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dc.contributor.authorLampman, Aaron Michael
dc.date.accessioned2014-03-03T21:18:07Z
dc.date.available2014-03-03T21:18:07Z
dc.date.issued2004-05
dc.identifier.otherlampman_aaron_m_200405_phd
dc.identifier.urihttp://purl.galileo.usg.edu/uga_etd/lampman_aaron_m_200405_phd
dc.identifier.urihttp://hdl.handle.net/10724/21556
dc.description.abstractThe Tzeltal Maya of Highland Chiapas have extensive knowledge of wild mushrooms in the local ecosystem. This dissertation examines the totality of Tzeltal ethnomycological knowledge through an analysis of patterns of nomenclature and classification, knowledge of mushroom ecology, and beliefs about mushroom nutritional, medicinal, and toxic properties. Research was conducted in communities in the municipalities of Oxchuc and Tenejapa. Methods included mycological collection, semistructured interviews, pile sorts, triad tests, sentence substitution surveys and participant observation. The explanatory approach is ethnoecological, with a focus on the interaction between human cognition and domain features and how this interaction influences behavior. A total of 72 species were identified and are described herein. Of these, 30 species are utilized for food and medicine. The mushroom domain is perceived as a third kingdom that is independent of the plant and animal kingdoms. The kingdom includes two life-forms that are further subdivided into 4 covert complexes, and 51 folk genera, 4 of which are polytypic and include between 2 and 5 folk species. These categories are based on morphological similarities and dissimilarities, supporting the universal principles of folk classification as proposed by Berlin (1992). However, unique features of the mushroom domain such as small size, morphological similarity and toxicity make the use of mushrooms potentially dangerous. The Tzeltal deal with these features through the recognition of two special purpose folk categories based on utility that overlap and interact with the general purpose system of folk classification. Detailed ethnomycological knowledge is limited to species that are considered useful. Edible mushroom development is associated with the rainy season, a time when staple food supplies are low. Knowledge of the habitats, substrate preferences and tree associations of culturally important species is widespread. Linguistic designations are consistent only for useful species, and mushroom nomenclature is non-arbitrary, incorporating morphological features such as color, size, shape, and substrate preference. The strict separation of useful and useless species of mushrooms within the folk classification system provides guidelines for the safe use of macrofungi as biological resources, and influences the structure and substance of knowledge that is associated with each special purpose category.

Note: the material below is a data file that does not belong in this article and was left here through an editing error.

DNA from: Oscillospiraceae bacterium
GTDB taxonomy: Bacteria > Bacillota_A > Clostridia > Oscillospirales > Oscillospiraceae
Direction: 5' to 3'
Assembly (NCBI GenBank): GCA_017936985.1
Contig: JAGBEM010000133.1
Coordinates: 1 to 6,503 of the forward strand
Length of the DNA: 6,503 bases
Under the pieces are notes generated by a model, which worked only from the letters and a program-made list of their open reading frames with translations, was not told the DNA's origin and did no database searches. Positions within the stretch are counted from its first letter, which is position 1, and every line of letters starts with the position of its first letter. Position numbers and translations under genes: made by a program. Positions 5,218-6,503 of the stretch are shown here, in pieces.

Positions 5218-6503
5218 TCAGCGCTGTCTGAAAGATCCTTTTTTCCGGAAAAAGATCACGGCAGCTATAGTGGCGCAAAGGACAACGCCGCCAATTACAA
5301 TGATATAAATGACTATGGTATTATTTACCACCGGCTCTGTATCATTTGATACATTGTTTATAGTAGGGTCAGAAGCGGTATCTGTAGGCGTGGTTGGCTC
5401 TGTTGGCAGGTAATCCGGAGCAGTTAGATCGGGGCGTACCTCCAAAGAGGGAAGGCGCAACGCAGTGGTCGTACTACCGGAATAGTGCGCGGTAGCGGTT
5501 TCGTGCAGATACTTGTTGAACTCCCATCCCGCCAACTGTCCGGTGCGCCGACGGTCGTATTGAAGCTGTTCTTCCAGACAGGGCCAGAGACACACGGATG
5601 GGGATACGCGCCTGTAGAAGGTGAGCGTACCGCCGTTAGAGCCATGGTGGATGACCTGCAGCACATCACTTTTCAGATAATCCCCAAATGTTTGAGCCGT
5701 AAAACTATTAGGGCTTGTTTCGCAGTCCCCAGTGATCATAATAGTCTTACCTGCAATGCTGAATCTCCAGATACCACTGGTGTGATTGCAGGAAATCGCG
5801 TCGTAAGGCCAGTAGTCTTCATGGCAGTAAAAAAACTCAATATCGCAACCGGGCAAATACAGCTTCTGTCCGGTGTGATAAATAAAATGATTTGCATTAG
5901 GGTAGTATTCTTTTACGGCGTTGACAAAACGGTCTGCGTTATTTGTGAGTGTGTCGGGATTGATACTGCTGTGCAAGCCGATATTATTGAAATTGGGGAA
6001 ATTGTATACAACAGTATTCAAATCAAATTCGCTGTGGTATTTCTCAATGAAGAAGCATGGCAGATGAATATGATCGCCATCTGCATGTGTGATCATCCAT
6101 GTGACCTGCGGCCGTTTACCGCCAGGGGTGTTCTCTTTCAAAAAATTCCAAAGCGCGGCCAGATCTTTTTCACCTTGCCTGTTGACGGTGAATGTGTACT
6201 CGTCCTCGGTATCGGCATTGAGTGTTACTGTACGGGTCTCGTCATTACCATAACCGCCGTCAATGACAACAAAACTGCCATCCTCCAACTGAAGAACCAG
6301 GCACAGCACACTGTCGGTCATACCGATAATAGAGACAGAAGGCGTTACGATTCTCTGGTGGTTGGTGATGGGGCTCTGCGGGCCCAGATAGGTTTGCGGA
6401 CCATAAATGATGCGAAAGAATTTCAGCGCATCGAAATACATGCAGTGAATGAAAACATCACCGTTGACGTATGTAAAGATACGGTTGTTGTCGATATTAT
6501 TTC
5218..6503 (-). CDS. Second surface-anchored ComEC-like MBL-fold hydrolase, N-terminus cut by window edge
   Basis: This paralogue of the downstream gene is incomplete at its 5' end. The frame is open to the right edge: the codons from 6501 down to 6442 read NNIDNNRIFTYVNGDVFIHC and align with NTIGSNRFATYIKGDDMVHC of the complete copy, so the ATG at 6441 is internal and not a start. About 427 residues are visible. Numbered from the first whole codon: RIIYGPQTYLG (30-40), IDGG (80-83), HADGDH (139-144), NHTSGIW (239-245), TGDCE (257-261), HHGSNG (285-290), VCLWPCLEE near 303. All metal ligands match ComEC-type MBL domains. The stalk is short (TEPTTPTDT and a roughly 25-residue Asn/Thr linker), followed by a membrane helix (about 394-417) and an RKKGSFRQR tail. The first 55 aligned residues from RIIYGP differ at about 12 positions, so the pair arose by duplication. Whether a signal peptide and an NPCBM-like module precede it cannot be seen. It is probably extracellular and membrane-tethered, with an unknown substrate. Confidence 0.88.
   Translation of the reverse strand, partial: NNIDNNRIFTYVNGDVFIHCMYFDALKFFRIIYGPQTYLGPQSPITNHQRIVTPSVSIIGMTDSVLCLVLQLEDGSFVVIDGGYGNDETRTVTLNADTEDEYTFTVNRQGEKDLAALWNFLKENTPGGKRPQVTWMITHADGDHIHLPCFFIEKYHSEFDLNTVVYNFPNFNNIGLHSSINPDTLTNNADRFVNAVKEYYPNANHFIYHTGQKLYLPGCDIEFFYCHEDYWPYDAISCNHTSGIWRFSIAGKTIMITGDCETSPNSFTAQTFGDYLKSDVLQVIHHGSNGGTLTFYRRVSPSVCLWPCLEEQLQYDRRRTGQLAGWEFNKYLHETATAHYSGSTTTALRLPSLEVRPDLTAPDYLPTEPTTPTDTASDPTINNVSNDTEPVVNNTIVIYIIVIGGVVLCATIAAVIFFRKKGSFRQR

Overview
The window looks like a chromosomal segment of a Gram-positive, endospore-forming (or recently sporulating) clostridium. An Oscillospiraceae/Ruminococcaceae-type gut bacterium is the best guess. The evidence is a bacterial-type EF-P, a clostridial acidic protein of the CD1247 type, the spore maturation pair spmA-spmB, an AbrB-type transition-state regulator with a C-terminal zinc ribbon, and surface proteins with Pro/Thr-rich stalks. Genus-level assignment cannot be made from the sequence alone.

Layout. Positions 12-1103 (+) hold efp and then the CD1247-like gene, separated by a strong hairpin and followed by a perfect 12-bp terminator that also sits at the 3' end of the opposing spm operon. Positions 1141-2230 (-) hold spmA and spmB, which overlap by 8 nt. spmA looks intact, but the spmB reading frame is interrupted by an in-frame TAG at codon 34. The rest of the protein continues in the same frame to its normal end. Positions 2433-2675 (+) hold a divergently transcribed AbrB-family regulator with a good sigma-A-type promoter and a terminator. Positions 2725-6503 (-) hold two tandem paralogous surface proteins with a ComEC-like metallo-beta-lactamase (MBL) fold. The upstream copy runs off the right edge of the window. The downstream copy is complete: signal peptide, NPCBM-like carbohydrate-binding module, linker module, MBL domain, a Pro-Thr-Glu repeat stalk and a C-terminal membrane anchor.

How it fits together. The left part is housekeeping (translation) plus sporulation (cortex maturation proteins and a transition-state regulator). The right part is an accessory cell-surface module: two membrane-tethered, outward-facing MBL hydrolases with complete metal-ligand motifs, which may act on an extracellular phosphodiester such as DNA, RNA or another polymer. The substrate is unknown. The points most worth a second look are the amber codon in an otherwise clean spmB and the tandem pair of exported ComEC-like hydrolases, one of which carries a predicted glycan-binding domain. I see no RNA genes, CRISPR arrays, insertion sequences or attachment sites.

dc.languageeng
dc.publisheruga
dc.rightspublic
dc.subjectBiocultural diversity
dc.subjectBiodiversity
dc.subjectChiapas
dc.subjectClassification
dc.subjectCognitive anthropology
dc.subjectEcological anthropology
dc.subjectEcology
dc.subjectEthnobiology
dc.subjectEthnobotany
dc.subjectEthnoecology
dc.subjectEthnomycology
dc.subjectFolk biology
dc.subjectFolk classification
dc.subjectFungi
dc.subjectHighlands
dc.subjectHuman ecosystems
dc.subjectIndigenous knowledge
dc.subjectMacrofungi
dc.subjectMaya
dc.subjectMedical ethnobotany
dc.subjectMexico
dc.subjectMushroom
dc.subjectMushroom diversity
dc.subjectMushroom names
dc.subjectMushroom use
dc.subjectMycology
dc.subjectNomenclature
dc.subjectSubsistence
dc.subjectTraditional ecological knowledge
dc.subjectTseltal
dc.subjectTzeltal
dc.titleTzeltal ethnomycology
dc.title.alternativenaming, classification and use of mushrooms in the Highlands of Chiapas, Mexico
dc.typeDissertation
dc.description.degreePhD
dc.description.departmentAnthropology
dc.description.majorAnthropology
dc.description.advisorBrent Berlin
dc.description.committeeBrent Berlin
dc.description.committeeElois Ann Berlin
dc.description.committeeBen Blount
dc.description.committeeDavid Porter


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